My idea to establish an artist and craftsmen hub or a “working collective” is nothing new. In Germany, where I am from originally, so called “Kunsthandwerkerhöfe” already exist. Although the concept of “Kunsthandwerkerhof” is a rather recent invention, with most having been opened in the 1990es, their origins date back to medieval times.
Classicaly, a “Kunsthandwerkerhof” is a place where different artists and small shops have set up their studios and galleries in a classic, u-shaped historical courtyard of half-timbered houses. The concept was introduced to save historical places from decay as well as providing a space for local arists and craftsmen to revtalise small remote communities. But not only former medieval sites have been repurposed by artists, merchants and craftsmen in the past decades. The revitalisation of historical buildings and even whole precints is “in fashion” with Oamaru’s Victorian Pecinct being one example in New Zealand.
My idea to create an arts and crafts community would be a mix of the classic German concept of “Kunsthandwerkerhof” and a more modern approach, like the one of the “spinnerei”.
After its liquidation in the early 1990’s, the area of a former cotton mill (Baumwollspinnerei), established in 1884 in Leipzig, Germany, was gradually repurposed into a vibrant artist hub which is increasingly popular with artists and visitors alike. The Spinnerei is well known as a centre for artistic production since 2004, having successfully attracted the attention of Leipzig’s gallery scene.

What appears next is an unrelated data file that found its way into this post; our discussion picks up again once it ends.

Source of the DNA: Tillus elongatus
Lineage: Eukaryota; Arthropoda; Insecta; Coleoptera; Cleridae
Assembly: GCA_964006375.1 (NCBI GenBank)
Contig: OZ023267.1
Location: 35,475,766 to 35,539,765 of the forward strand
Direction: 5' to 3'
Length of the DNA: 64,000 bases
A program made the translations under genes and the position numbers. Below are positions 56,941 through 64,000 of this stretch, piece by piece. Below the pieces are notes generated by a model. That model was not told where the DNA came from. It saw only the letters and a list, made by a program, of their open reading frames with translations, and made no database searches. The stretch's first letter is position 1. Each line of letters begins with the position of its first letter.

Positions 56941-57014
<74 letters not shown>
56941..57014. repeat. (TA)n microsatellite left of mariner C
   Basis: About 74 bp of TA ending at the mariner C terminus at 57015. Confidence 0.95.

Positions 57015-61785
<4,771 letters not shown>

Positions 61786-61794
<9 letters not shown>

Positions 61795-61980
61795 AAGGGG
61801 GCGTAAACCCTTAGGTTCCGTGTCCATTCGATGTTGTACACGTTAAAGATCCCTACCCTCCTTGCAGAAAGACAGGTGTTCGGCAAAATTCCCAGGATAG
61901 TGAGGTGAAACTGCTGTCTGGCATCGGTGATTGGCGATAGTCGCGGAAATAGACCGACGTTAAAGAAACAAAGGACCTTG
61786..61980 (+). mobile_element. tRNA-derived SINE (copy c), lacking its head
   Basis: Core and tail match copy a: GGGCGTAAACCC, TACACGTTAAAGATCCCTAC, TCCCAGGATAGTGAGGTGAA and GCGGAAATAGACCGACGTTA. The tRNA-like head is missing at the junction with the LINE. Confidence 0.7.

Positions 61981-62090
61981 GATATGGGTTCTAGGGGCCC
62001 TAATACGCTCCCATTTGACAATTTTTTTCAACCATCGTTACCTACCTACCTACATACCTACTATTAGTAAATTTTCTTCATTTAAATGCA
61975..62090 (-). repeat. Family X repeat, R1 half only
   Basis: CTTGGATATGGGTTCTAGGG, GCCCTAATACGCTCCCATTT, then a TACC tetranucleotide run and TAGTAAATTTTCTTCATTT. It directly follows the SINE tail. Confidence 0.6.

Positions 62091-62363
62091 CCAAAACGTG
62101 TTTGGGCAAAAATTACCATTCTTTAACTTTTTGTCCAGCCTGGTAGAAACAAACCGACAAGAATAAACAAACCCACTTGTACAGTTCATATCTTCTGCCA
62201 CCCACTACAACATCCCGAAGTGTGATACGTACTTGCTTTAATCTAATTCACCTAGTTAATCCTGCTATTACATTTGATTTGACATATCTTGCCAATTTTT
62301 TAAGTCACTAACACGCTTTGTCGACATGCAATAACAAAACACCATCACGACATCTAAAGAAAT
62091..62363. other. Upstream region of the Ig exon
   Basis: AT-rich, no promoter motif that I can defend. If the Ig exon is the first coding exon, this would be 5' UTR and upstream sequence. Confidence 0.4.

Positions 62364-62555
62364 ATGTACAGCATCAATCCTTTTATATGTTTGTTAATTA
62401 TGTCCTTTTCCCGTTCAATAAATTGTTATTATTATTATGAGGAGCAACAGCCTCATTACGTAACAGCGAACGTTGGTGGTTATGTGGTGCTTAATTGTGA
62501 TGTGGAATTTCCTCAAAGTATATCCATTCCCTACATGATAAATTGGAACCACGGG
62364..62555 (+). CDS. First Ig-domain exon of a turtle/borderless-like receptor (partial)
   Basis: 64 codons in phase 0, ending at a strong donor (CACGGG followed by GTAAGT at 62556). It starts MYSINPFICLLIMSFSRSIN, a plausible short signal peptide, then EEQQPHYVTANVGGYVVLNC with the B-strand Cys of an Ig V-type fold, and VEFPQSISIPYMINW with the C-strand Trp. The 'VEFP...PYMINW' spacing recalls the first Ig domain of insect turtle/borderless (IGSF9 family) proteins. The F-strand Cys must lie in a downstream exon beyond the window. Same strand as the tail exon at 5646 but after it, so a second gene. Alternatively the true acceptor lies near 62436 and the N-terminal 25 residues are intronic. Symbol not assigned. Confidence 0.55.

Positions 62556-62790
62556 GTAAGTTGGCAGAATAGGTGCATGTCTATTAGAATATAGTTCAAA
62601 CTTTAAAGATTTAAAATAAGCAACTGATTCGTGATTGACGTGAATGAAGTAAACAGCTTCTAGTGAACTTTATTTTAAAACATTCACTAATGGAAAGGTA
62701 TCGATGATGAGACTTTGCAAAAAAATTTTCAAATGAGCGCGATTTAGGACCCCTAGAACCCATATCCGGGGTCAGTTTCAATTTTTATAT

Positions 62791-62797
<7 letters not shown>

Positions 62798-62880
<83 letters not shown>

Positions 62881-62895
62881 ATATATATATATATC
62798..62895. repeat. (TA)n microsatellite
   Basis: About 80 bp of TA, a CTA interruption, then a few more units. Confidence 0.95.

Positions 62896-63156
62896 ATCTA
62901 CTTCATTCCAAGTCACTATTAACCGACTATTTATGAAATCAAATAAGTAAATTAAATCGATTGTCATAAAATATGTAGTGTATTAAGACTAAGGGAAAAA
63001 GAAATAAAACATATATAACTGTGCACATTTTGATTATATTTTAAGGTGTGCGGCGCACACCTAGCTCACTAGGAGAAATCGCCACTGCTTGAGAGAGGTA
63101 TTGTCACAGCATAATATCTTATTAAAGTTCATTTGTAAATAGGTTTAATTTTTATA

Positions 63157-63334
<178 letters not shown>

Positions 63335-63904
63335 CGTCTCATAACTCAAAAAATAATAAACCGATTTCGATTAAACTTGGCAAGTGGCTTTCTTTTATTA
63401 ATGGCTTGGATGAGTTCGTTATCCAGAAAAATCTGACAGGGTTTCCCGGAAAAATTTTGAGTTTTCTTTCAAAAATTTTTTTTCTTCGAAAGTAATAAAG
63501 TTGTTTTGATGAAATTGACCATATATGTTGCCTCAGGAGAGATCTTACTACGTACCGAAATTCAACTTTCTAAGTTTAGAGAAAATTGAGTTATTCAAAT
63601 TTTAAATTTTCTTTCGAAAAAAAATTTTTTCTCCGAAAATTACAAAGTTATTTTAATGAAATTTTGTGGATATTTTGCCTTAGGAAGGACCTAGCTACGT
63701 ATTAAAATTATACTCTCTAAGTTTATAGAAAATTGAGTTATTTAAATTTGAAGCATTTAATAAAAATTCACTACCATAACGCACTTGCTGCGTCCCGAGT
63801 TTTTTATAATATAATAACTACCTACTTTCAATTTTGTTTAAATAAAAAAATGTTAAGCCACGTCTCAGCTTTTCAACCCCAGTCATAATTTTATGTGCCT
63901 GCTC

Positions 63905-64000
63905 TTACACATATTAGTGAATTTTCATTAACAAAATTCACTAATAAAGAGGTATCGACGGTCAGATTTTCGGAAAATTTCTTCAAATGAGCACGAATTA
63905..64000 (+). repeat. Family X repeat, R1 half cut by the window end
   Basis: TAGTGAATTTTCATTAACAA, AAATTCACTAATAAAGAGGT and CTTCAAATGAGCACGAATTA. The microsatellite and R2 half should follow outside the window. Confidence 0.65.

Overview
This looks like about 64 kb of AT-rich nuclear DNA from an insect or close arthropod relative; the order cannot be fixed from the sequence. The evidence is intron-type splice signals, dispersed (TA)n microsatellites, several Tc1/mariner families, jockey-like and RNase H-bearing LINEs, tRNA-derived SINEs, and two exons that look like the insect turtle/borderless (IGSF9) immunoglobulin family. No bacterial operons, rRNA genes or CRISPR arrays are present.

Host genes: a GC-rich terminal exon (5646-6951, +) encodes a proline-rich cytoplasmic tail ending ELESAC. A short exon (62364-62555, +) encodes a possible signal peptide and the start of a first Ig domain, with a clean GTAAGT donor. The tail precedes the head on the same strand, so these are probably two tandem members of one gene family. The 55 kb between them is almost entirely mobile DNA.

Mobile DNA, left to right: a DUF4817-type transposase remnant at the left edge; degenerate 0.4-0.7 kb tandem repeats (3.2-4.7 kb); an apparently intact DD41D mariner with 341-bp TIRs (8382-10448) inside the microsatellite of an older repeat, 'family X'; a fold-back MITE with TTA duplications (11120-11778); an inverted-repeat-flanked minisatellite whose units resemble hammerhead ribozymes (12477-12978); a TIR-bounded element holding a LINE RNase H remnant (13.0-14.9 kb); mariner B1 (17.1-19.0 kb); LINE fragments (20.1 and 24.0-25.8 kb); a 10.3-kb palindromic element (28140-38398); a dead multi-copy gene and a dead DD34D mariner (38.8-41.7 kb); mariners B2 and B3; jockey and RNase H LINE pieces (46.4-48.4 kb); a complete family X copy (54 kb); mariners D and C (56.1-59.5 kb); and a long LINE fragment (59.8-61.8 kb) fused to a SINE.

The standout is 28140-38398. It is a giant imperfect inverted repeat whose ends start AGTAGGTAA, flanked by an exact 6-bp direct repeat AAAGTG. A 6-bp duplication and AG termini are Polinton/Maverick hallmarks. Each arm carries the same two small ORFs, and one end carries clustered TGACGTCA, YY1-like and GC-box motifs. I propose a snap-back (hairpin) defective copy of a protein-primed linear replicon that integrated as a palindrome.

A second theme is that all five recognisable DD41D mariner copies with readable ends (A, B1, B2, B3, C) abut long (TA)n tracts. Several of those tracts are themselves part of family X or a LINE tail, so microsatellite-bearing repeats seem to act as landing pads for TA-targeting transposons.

“There is hardly any other big, commercially revitalised factory complex which can boast so many art enthusiasts while continuing to provide a sanctuary for many artists and other creative freelancers.” (http://www.spinnerei.de/current.html)
The success of the “Spinnerei” as it is known today can not really be simply attributed to a communication strategy but rather to a combination of different factors: right timing, a strong support base within the local (artistic) scene and a lot of idealism amongst the founders. However, because of their consequent communication with and adaption to the local community, the initiators of the “Spinnerei” succeeded with their concept. (Read here for more information on the idea development: http://www.spinnerei.de/from-cotton-to-culture-150.html).
Today, the Spinnerei attracts artists and visitors alike through a mix of different offers. Besides artist studios, the former cotton mill area hosts one of the biggest (professional) artist supply retail stores in Germany as well as galleries and cafes. Furthermore, the area offers guest gallery spaces and areas for different events, such as concerts or literary readings. A management company looks after the administration of the space and the communication on behalf of the community (spinnerei website, promotion of spinnerei programme and members to public).
Although Leipzig had already been an artistic hub with its widely renown “Leipzig School”, the revitalisation of the “spinnerei” has largely contributed to its revitalisation and ongoing success in the past years. I wouldn’t say that this success is due to a specific communication strategy from its founders but a rather the lack of such a strategy. It has been a genuine concept of idealist artists who wanted to preserve a historic area in their (home)city. Instead of imposing their strategy of a creating a pure artist hub on some of the existing tenants, an organically grown strategy for the revialisation of the area lead to its present success. The “spinnerei” is a place established by artists for artists.